Saturday, May 19, 2007

Beneath the snake-haired oak

Bent on snatching an early-morning sanity building break, my companion and I slipped out of the still sleeping conference centre and headed for nearby Hinckley’s Wood (Long Ditton, Surrey). AS we picked our way carefully along the nettle fringed path skirting the wood behind the conference centre, I breathed deeply, letting go of tensions and anxieties. The loamy, damp, crushed foliage smell of an English wood in early summer filled my nostrils and I felt close to the earth and grateful.

In the distance, pre rush-hour traffic growled monotonously on the A road. Above our head, garden birds sang cheerfully amongst the trees. The neat cemetery beyond was quiet.

In a small clearing at the edge of the wood, overlooking the cemetery, a tall old oak stood. Her branches wound serpent-like, her canopy far-reaching and tangled. She looked like Medusa, my companion had observed. The earth at her feet was dry and flat. We pulled back the brambles and eased ourselves down, resting our backs against her rough trunk.

The traffic sounds receded and the birdsong grew clearer. I was moving slowly and carefully along a bramble-strewn grass following the old boar as he moved amongst the trees. It was soon after dawn but the woods were dark under the summer canopy. The white boar glimmered in the half-light.

I moved deeper into the woods, awkwardly shuffling after the now hurrying boar. I waded through knee-high nettles, constantly having to wrench my feet from the tenacious grasp of the brambles. It was hard work and my legs soon began to tire. Here the sweet-sour odour of crushed greenery was joined by the acrid smell of burnt wood. I wondered where there had been space to have a fire in this dense thicket.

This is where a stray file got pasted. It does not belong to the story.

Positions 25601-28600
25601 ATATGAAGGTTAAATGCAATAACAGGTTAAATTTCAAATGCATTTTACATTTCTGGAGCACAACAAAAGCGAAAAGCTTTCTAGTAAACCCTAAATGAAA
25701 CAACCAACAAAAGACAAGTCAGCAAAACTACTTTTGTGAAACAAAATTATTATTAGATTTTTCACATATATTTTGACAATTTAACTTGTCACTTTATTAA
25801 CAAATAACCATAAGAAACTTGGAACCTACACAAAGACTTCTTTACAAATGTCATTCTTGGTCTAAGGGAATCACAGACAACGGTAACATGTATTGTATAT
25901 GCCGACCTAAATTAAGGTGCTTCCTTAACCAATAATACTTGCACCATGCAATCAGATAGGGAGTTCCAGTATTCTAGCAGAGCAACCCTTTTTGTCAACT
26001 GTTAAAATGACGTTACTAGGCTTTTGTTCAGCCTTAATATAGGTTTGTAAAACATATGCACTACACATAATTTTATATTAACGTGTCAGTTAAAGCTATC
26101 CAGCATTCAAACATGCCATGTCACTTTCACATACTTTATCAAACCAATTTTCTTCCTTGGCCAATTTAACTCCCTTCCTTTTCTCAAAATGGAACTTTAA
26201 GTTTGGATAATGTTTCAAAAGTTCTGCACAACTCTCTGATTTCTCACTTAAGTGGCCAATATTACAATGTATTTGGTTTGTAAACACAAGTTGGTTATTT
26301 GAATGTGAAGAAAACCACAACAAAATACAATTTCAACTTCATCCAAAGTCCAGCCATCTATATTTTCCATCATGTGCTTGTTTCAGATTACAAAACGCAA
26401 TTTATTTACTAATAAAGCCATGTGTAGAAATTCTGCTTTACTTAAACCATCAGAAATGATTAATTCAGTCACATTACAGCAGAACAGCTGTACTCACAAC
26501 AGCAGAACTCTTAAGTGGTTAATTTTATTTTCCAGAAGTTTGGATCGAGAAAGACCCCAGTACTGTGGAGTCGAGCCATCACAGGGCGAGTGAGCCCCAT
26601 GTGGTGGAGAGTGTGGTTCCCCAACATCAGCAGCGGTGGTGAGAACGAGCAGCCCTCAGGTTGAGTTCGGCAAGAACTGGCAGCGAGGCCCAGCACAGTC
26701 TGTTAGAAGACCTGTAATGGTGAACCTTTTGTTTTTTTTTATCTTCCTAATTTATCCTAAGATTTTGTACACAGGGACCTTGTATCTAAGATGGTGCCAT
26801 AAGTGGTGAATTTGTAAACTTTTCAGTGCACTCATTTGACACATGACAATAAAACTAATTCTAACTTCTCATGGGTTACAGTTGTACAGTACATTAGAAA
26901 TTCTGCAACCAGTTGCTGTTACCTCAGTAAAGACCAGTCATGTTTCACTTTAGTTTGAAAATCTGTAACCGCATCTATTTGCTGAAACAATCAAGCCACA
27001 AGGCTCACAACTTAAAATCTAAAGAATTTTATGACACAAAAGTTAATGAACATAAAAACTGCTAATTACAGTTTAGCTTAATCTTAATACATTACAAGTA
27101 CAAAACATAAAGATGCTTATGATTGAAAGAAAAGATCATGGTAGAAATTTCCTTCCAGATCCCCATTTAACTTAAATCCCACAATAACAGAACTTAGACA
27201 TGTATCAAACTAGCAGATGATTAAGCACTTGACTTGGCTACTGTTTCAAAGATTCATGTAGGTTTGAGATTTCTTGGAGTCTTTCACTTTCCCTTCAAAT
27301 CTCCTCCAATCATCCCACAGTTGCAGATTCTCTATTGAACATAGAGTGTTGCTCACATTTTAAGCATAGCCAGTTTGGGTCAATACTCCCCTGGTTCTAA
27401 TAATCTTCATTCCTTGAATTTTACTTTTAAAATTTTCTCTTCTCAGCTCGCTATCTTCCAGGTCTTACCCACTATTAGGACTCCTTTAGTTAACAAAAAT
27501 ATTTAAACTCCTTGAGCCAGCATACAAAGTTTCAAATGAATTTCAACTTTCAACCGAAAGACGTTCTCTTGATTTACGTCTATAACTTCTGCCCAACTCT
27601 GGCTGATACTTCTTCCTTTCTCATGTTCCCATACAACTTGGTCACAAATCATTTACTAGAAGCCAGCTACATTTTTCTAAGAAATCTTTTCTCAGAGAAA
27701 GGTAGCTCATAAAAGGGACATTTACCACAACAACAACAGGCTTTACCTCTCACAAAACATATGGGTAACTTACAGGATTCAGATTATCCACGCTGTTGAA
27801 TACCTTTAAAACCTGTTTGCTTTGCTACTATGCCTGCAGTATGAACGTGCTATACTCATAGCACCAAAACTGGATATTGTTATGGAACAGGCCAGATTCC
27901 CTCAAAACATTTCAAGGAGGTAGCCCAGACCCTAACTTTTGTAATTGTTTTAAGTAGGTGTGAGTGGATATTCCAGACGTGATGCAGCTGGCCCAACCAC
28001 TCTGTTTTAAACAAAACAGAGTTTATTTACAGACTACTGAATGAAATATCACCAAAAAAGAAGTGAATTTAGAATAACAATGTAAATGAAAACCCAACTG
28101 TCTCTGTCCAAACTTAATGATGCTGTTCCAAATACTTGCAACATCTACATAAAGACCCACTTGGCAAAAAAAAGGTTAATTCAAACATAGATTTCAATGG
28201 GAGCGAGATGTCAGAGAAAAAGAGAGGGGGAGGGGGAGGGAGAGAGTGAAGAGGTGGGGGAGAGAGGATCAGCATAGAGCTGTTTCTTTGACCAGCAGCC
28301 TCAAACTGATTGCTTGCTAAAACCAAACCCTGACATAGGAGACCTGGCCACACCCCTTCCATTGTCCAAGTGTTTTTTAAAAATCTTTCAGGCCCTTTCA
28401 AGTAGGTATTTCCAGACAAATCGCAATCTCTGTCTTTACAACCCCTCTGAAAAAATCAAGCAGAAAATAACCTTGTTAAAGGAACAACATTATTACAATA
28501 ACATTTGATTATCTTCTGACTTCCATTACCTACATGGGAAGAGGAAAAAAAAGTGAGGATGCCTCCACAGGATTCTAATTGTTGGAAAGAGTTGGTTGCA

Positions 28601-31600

The boar, light against the darkness stopped and turned as though waiting for me to catch up. Fearing I might lose him, I plunged forward following him as he pushed through a clump of shaggy pine trees into the clearing beyond.

The space was fringed by a mix of trees. In the centre stood the remains of a hut, burnt almost to the ground. Nothing stirred. The boar was nowhere to be seen.

Nervously I approached the ruins. The burnt wood smell was eye-wateringly strong here. I bent and touched the blackened stump that was the front wall, it was still warm. I stepped carefully over into the hut.

The ruin was complete. Furniture and fittings had melded into amorphous lumps of carbon. All was black and grey. A deep heaviness invaded my heart and I felt defeated and hopeless.

Then I saw it; a glimmer of gold in the corner, half hidden under something burnt beyond recognition. I knelt to touch it and saw it was a golden feather, perhaps five inches long. I withdrew my hand and just crouched gazing at it, marvelling at how it gleamed so brightly amongst so much dark ruin. And as I did so, into my mind came the image of the tall oak tree with the snake-hair. She was calling me.

I leaned back against the trunk. She held me and I felt her sway. I felt rather than saw her huge curling branches toss and shift as though she were nodding. I breathed deeply and noticed detachedly where my body finished and hers began. Beneath my bottom, I felt the earth flat and dependable supporting me.

At the edge of my hearing, something shifted, moved quietly, and breathed roughly, almost a snort. I turned my head towards the sound. It came now from the edge of the cemetery. I bowed towards it, knowing that the boar was there.

Behind me, the tree upon which I leaned, turned slightly and bent in stately acknowledgement of the boar. How beautiful the world is, I thought as, giving thanks for being part of it, for the beings and creatures of the wood, for the goddess as she came to me in all her many and varied forms, I got up to go. It was time to bring that love of life to the new day and my work in it once more.


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